To the east of Charing Cross Road lies Covent Garden, the famous marketplace turned shopping mall. Although boutiques and haute fashion shops line the surrounding streets, many Londoners come to Covent Garden for its two outposts of culture: the Royal Opera House and the Donmar Warehouse, one of London's best and most innovative theaters. The area becomes more sedate just to the north, at the end of Wellington Street, where semicircular Aldwych is lined with grand buildings, and from there the Strand leads to the huge, stately piazza of Somerset House, a vibrant center of contemporary arts and home to the many masterpieces on view at the Courtauld Gallery. You’ll get a sense of old-fashioned London just behind the Strand, where small lanes are little changed since the 18th century. On the way to the verdant Embankment Gardensbordering the Thames, you may pass the Adam Houses, the remnants of a grand 18th-century riverside housing development, and the Benjamin Franklin House,where the noted statesman lived in the years leading up to the American Revolution.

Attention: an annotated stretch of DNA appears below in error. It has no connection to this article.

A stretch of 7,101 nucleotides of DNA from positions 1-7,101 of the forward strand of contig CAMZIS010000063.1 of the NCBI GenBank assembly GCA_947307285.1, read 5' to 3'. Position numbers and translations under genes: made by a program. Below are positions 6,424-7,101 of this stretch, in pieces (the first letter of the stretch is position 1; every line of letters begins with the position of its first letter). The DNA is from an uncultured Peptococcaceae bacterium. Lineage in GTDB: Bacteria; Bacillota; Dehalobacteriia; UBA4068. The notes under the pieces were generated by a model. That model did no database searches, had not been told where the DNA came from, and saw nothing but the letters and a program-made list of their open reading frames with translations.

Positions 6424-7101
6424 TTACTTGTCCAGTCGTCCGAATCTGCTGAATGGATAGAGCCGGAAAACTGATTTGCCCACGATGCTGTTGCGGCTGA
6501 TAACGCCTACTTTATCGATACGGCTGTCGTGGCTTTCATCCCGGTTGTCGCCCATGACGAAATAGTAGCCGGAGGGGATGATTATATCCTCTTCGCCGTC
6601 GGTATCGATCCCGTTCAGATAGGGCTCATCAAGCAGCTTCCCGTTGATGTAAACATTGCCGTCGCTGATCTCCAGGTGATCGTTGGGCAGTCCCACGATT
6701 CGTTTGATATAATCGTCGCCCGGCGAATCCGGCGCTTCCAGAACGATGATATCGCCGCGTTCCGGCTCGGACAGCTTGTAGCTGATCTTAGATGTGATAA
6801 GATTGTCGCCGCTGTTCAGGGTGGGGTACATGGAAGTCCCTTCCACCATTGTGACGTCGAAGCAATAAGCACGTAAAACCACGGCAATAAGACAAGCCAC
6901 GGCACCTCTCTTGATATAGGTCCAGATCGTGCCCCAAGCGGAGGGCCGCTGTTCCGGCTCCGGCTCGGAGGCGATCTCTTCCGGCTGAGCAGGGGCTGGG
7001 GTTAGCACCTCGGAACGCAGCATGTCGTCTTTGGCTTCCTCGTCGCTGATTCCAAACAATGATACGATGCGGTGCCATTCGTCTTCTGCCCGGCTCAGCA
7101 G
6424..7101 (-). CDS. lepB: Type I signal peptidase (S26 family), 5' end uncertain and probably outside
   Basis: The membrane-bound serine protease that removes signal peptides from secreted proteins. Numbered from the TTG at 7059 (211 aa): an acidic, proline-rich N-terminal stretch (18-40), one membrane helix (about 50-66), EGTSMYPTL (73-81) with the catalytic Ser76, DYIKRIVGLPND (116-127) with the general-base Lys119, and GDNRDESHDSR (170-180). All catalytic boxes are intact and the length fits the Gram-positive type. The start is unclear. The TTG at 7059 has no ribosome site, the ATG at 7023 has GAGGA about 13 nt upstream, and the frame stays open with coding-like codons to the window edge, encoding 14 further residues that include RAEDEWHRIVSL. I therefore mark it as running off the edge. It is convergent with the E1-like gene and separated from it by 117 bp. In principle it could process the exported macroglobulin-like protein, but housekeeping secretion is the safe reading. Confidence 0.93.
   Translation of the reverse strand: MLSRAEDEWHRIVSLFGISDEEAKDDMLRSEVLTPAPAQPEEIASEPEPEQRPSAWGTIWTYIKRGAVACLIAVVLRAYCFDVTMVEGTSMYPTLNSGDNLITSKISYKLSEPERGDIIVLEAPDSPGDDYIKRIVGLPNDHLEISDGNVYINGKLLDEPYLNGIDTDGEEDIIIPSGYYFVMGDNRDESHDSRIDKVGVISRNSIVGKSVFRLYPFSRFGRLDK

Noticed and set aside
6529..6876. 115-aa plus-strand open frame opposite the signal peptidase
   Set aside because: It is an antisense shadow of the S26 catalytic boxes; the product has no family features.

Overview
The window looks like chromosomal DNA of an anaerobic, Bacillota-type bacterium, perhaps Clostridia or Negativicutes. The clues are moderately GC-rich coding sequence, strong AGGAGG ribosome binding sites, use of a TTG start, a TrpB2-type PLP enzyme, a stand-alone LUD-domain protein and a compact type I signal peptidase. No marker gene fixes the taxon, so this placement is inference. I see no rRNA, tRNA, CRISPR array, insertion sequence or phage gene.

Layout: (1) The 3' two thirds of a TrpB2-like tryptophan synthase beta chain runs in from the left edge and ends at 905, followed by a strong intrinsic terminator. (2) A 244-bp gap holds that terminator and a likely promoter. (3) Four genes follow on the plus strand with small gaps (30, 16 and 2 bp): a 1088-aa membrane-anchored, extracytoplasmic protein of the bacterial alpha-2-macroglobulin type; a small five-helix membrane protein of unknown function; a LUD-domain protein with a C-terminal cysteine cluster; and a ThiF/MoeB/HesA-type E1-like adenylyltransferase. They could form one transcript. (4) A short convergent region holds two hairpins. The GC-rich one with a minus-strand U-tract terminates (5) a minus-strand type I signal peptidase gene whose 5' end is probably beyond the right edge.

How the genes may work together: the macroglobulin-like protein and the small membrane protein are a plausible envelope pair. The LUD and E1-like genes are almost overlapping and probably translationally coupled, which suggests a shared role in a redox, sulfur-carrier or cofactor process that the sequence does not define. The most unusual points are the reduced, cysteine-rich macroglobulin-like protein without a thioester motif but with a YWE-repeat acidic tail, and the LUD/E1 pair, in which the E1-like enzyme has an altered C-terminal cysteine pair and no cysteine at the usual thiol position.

Covent Garden joins Soho as an arts-and-entertainment center in the city, popularly referred to as "the West End." The neighborhood centers on the Piazza, site of the original Covent Garden market. High Holborn to the north, Kingsway to the east, and the Strand to the south form its other boundaries.
POINTS OF INTEREST
Benjamin Franklin House
This architecturally significant 1730 house is the only surviving residence of American statesman, scientist, writer, and inventor Benjamin Franklin, who…Learn More >
The Adam Houses
Only a few structures remain of what was once a regal riverfront row of houses on a 3-acre site, but…Learn More >
In recent years this huge complex—the work of Sir William Chambers (1723–96), and built during the reign of George III…Learn More >